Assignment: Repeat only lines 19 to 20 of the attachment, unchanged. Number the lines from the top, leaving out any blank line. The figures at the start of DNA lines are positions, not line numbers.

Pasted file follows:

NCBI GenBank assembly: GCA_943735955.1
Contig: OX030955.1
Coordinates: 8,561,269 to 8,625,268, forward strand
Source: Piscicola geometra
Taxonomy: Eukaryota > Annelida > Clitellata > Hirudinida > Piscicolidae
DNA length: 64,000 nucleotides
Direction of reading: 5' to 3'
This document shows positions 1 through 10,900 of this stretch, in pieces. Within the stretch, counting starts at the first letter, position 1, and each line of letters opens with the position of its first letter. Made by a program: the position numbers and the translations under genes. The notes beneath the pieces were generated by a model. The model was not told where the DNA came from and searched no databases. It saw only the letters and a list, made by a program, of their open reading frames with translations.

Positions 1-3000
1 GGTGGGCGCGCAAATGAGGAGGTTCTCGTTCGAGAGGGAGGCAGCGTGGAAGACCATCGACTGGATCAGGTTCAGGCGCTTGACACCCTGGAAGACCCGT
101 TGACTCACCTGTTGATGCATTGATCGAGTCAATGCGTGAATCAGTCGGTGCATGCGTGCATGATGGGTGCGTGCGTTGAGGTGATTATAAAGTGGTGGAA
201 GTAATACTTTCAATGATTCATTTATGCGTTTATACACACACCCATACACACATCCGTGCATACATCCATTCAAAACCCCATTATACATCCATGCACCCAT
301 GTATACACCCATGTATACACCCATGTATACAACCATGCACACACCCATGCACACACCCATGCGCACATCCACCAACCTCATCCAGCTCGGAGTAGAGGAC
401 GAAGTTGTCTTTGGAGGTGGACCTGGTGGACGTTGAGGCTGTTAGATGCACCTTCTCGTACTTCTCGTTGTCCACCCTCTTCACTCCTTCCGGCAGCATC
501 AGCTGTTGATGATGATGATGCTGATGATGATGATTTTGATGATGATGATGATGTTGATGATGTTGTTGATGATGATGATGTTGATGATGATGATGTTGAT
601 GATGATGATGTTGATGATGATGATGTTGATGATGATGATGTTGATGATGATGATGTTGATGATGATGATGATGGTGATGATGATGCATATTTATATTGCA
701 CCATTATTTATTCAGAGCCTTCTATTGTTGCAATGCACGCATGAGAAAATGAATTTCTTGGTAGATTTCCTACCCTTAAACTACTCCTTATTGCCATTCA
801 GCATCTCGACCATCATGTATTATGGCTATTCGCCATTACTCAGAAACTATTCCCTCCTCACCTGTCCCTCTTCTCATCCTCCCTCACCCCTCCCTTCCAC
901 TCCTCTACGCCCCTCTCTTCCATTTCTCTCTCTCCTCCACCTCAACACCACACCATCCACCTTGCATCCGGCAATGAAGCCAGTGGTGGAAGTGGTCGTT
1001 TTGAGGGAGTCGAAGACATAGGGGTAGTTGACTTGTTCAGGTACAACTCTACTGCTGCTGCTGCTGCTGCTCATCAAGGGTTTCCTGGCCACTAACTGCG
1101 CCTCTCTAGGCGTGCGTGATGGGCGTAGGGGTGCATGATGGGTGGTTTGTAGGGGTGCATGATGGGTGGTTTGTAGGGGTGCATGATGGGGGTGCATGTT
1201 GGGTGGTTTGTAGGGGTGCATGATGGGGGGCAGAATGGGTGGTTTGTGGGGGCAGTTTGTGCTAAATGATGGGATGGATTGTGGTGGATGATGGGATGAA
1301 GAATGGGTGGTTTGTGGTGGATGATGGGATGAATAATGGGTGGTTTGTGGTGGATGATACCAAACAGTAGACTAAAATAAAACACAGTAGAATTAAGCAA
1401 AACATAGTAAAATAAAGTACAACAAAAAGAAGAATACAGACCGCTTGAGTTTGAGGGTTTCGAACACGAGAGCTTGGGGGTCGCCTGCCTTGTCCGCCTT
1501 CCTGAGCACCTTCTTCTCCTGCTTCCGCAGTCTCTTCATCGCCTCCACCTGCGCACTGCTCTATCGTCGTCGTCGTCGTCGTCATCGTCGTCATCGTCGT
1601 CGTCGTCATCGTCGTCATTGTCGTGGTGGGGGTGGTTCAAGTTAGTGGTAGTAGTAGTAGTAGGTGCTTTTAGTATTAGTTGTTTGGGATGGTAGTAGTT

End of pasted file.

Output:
901 TCCTCTACGCCCCTCTCTTCCATTTCTCTCTCTCCTCCACCTCAACACCACACCATCCACCTTGCATCCGGCAATGAAGCCAGTGGTGGAAGTGGTCGTT
1001 TTGAGGGAGTCGAAGACATAGGGGTAGTTGACTTGTTCAGGTACAACTCTACTGCTGCTGCTGCTGCTGCTCATCAAGGGTTTCCTGGCCACTAACTGCG